I’ve been an admirer of David Hare’s work right from the start of his career (there can’t have been many 12-year-olds who read Slag in the early 70s) and it’s rewarding to fill the gaps in one’s knowledge by seeing the various gems of his back catalogue. I had never heard of The Bay at Nice, his 1986 one-act play set in a grand but comfortless display room at the Hermitage in St Petersburg – or Leningrad, as it was then. But I rarely pass up a chance to see what the Menier next has to offer, so it was with no preconceptions that Mrs Chrisparkle and I chose to spend our Easter Sunday in Southwark.
The year is 1956. Esteemed art expert Valentina Nrovka has been asked by the curators of the Hermitage to inspect a new acquisition – allegedly a Matisse – that has recently been bequeathed to the museum. There is some uncertainty as to its authenticity; and, as Mme Nrovka knew the artist personally in her youth, it is thought she would see through any deliberate attempts by a faker to pretend to the great man’s work. She is accompanied to the Hermitage by her daughter, Sophia, herself a part-time artist, and full-time disappointment to her mother. Over the course of 75 minutes, mother and daughter dissect their difficult relationship as Sophia’s marriage breakdown and new romantic liaison is revealed, against a backdrop of Communist Party politics, the motivation for creativity, the lure of the homeland, and the valuation of art.
One of the genuinely thrilling aspects of seeing a production at the Menier is the discovery of how they have configured its marvellously adaptable acting space. Fotini Dimou’s set has required the 200-or-so seats to be re-arranged, L-shaped, on just two sides of the theatre, to create a comparatively huge space, filled with coloured, borrowed light, to represent one of those enormous Hermitage galleries. Plush red and gilt chairs have been stacked unceremoniously to one side of the stage, beneath a Grand Master’s work; on the back wall of the stage, double doors that lead to the rest of the museum, the only clue that there’s a life outside. As the late afternoon turns into the early evening, Paul Pyant’s lighting design gradually becomes progressively dimmer, which may imply that the longer you talk about life and art – and the less you actually do it – clarity and understanding of these issues reduces. When Mme Nrovka finally looks at the painting, there’s only enough light for a peremptory glimpse – mind you, that’s all she needs.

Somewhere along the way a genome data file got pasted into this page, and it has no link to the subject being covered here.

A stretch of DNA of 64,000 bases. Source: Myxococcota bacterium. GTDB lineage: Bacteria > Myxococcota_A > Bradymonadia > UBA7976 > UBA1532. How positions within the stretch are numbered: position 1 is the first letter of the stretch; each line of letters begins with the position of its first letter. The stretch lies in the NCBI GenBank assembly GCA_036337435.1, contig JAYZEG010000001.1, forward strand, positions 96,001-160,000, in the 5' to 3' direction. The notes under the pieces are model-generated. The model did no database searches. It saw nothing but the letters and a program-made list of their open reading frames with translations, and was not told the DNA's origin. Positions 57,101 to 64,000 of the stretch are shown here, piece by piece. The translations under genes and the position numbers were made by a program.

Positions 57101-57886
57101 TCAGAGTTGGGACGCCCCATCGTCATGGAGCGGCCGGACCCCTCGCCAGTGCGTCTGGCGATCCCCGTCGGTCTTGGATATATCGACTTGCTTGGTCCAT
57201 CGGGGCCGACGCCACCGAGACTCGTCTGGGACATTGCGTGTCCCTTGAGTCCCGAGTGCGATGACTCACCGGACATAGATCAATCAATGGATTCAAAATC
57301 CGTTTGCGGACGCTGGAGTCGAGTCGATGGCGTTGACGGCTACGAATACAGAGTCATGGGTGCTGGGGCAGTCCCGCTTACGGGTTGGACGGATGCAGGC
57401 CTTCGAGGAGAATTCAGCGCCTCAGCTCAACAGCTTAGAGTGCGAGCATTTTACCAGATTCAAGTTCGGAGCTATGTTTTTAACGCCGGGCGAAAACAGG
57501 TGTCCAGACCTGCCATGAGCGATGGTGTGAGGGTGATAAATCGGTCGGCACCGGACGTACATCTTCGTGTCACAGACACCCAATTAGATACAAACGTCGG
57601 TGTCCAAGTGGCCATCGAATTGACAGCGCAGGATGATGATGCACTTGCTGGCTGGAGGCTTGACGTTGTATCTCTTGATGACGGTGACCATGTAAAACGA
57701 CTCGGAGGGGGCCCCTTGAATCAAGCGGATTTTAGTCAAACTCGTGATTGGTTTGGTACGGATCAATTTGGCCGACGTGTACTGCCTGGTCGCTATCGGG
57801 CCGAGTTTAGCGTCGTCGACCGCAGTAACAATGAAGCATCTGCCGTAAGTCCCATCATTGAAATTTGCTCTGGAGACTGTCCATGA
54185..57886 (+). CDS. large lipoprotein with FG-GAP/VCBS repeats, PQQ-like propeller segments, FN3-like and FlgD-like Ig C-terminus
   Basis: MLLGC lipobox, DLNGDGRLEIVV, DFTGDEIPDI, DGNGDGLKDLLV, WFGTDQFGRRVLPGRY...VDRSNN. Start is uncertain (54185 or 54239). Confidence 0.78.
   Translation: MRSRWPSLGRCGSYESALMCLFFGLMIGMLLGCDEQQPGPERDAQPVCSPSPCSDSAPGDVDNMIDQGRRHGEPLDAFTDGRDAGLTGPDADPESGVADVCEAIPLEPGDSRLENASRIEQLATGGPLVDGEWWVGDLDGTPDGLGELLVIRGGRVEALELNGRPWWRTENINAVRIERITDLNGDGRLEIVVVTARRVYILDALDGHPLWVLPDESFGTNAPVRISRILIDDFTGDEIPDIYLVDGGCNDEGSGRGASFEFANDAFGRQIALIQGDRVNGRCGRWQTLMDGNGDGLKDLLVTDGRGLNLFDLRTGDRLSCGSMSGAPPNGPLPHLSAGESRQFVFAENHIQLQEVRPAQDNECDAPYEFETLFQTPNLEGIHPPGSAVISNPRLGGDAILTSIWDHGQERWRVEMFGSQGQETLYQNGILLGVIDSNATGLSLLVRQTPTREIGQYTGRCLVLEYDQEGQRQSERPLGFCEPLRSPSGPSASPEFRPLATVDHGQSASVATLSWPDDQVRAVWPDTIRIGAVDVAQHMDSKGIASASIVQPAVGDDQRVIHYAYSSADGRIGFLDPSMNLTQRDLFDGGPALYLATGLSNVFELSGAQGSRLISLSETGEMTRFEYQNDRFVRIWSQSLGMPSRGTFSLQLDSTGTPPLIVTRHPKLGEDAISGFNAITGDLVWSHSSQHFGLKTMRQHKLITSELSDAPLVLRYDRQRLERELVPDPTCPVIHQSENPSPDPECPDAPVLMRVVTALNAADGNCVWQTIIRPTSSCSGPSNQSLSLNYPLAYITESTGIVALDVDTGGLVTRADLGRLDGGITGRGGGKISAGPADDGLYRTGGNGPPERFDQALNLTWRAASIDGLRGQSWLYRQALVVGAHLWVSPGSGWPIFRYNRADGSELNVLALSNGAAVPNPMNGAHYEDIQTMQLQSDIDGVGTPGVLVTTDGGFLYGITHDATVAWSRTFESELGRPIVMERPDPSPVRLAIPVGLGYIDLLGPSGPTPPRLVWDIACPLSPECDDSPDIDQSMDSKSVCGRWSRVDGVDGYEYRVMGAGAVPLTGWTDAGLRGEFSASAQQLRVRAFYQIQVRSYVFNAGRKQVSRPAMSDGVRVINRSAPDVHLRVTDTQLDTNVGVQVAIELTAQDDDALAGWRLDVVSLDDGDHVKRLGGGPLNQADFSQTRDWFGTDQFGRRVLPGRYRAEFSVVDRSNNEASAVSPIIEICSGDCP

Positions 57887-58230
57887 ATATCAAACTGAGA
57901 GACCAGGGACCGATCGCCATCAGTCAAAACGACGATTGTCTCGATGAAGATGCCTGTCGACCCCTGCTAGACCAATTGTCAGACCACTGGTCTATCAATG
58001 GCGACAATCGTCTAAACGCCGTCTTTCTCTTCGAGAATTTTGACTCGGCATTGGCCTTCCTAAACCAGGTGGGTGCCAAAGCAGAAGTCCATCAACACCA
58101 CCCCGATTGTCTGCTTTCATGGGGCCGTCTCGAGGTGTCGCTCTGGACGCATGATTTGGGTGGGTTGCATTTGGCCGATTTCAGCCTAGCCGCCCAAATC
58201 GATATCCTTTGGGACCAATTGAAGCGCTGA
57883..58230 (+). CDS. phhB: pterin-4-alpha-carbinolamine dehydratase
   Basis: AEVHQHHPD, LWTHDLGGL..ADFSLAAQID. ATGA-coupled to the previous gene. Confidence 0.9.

Penelope Wilton is simply magnificent as Valentina, a woman who has reached a time in life when she is so accustomed to suppress any individual desires, who values the altruism of self-denial, if it’s to achieve a greater good. Her daughter, she reckons, is shallow beyond belief, following a path of self-interest which both ill-serves her family and prevents her from artistic expression. And she doesn’t like to be shaken up and questioned by what she perceives to be an inferior intellect; and is perfectly comfortable to say precisely what she thinks, regardless of how it might offend or distress others. Ms Wilton delivers Hare’s tremendous lines with natural authority, cutting sarcasm, forceful majesty, and a reasoned spite, in what is probably my favourite performance in a play so far this year.
Giving almost as good as she gets, Ophelia Lovibond is excellent as Sophia; patronised, forced to explain herself, intimidated into defiance against her mother and her strictures. It’s a great portrayal of someone who, in everyday life has all the confidence needed to lead an assertive life but who crumbles under parental pressure. David Rintoul is also very good as her new man Peter, awkwardly hovering in the sidelines, choosing silence rather reacting to a taunt, putting his case plainly, honestly and supportively. And Martin Hutson is also great as the Assistant Curator, treading carefully around the Grande Dame’s ego, gently guiding her in the direction he wants, to the benefit of both self and party.
Despite its length, this dynamic little play packs a real punch and gives you so much to consider, laugh at, and identify with. Richard Eyre’s production is a first-class experience all the way. We loved it! It’s on at the Menier until 4th May, and I’d heartily recommend it.
Production photos by Catherine Ashmore